At the beginning of this year I have announced (see here: https://piongu.wordpress.com/2015/02/01/i-play-better-chess-when-i-write-about-it/) I’m going to play more chess and you can expect big comeback 😀 And here it is. In July I’ve played two tournaments, one just a day after another and in the second (Najdorf Memorial in Warsaw) I managed to get my 3rd International Master norm quite easily with confidence. I secured it after 8 rounds so I could even loose the last game 😀

performance

 

Indeed the performance 2531 is quite stunning, I recovered nearly 60 ELO points and what’s the most important – I played against really strong field (5 GMs, 3 IMs, 1 FM – average rating 2488) – detailed info under this link: http://www.chessarbiter.com/turnieje/2015/ti_1274/results.html?l=pl&pr=59_. But… about my previous tournament there’s not much to say, I played couple interesting games but the overall score was much below expectations. My performance there was 2230, so how on earth it is possible to perform 300 ELO points better just within couple days?

In last years when I was playing only occasionally I always had a feeling at the end of the tournament that now I can play on a good level. In other words, if I had played the next tournament right away I would have performed much better. See what I wrote one year ago – “As usual now I feel like I would play much better chess if I play next tournament but next month I’m doing some other stuff so I can forget everything again just to recall it during the next tournament”  (https://piongu.wordpress.com/2014/08/03/289/). It’s obvious after the tournament one can remind himself quite many things, some opening lines, the way to calculate during the game etc. so one should perform better in the next tournament. But can it really make such a huge difference? And on the other hand one could say that it’s more likely to become tired playing one tournament after another without any break… It all sounds like some kind of storytelling which happens very often to chess players (The subject was very well covered by psychologist and GrandMaster Jonathan Rowson in his great book “Chess for Zebras” Gambit 2005) and maybe in some way it is but that were at least my thoughts and the reason why I necessarily chose to play two tournaments instead of one. That was my theory and it worked perfectly. Of course I don’t rule out any other influences on my score like the fact it was less hot during the second event or simply I was playing much stronger opponents against whom I usually play more responsibly and just better. One thing for me is clear anyway  – The best way to prepare for the tournament is to play the tournament! That can’t be a rule of thumb for all players, especially for some old guys with poor physical condition but for the players like me that looks like the way to go 🙂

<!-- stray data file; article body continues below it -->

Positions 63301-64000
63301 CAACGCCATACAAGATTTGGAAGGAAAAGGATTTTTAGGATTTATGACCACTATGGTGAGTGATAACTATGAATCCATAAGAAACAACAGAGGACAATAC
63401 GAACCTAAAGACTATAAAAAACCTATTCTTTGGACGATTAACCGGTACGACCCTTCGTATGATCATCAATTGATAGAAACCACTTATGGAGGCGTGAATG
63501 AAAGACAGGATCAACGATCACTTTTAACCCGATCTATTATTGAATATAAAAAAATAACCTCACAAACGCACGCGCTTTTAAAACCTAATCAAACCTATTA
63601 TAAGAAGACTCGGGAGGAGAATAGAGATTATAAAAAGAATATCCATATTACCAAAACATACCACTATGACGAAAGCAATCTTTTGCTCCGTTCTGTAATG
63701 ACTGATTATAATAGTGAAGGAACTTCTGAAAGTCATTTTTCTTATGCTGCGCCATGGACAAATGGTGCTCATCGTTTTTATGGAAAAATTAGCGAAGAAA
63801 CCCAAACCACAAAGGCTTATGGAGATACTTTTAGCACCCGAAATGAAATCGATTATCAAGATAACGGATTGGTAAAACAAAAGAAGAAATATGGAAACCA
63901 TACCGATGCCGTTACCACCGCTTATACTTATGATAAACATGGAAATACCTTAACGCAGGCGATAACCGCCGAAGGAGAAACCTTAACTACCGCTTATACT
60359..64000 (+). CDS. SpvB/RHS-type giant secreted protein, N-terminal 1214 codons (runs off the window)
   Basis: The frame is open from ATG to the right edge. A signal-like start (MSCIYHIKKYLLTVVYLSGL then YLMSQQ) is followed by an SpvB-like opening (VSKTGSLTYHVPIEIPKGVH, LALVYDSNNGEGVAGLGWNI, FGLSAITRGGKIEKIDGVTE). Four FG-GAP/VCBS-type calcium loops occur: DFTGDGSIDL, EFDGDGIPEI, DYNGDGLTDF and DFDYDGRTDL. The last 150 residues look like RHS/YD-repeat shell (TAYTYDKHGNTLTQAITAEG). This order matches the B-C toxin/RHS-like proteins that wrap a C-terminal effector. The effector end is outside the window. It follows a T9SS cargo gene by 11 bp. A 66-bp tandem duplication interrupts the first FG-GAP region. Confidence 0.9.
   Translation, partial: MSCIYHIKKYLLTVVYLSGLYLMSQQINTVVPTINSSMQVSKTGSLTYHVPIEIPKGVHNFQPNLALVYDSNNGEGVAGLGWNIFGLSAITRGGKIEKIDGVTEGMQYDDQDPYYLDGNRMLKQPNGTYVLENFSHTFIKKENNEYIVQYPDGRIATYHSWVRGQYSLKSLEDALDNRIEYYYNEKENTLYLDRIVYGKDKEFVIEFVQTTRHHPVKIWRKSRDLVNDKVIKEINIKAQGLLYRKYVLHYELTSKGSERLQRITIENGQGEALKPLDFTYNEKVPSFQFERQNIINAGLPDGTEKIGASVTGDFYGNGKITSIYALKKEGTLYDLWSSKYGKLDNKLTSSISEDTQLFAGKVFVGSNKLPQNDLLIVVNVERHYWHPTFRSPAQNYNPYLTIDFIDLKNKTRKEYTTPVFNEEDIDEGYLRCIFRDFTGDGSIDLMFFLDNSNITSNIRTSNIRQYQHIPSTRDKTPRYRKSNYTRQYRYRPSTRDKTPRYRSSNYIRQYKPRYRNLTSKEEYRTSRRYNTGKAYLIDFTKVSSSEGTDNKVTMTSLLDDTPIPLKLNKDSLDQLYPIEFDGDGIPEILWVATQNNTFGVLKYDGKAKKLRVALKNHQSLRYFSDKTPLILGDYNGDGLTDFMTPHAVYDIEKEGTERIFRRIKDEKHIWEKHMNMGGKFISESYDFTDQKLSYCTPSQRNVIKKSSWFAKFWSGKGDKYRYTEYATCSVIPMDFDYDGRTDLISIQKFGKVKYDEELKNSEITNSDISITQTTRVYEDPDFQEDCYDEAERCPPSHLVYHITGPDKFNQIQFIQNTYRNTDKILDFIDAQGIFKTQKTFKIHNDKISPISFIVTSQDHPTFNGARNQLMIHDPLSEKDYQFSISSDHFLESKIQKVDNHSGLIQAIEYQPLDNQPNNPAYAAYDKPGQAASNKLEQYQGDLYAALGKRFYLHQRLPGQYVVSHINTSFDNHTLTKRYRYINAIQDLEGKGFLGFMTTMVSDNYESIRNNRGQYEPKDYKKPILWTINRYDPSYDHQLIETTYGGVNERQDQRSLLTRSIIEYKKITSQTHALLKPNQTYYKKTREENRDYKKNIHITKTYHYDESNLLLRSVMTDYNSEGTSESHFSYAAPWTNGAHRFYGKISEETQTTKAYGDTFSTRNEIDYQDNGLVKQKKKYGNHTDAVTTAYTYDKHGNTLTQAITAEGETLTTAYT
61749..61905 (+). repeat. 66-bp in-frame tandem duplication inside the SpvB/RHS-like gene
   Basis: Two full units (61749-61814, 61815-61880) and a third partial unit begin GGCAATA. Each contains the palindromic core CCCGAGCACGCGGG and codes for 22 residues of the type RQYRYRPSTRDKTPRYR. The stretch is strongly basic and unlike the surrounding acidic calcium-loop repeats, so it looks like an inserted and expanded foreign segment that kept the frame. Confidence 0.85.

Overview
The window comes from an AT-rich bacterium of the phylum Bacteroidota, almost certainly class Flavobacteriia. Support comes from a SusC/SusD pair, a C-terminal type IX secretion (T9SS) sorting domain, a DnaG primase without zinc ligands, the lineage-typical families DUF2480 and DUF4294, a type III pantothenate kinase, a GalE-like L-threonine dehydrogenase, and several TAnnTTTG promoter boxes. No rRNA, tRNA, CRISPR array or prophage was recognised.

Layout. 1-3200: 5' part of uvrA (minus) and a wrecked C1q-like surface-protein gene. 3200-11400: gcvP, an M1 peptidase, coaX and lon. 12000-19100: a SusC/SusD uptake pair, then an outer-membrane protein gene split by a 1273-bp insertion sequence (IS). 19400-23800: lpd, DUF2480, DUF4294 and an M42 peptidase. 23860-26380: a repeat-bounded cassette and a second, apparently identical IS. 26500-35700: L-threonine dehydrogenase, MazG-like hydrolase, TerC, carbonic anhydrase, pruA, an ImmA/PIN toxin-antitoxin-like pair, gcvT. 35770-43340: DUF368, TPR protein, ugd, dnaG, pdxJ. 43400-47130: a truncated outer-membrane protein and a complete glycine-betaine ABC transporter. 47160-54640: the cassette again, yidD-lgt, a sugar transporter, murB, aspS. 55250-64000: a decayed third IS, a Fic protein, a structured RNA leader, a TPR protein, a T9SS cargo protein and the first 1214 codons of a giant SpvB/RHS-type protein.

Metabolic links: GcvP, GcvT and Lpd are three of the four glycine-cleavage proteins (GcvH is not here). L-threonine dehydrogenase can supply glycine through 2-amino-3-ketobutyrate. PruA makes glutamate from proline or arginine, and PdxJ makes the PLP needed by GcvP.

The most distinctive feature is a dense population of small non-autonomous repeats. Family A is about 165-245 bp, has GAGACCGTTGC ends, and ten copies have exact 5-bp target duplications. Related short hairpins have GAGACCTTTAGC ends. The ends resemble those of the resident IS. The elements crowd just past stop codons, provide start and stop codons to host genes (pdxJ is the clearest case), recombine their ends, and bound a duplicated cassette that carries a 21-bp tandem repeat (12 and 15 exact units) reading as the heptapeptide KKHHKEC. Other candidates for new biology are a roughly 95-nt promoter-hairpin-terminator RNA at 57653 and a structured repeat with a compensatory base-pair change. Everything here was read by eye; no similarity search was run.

Romanishin_vs_Nguyen

…and here is me playing against the legendary GrandMaster Oleg Romanishin (https://en.wikipedia.org/wiki/Oleg_Romanishin) – probably the toughest opponent I have ever met. Playing against him was really inspiring. He crashed me terribly 3 years ago but this time I managed to make a draw.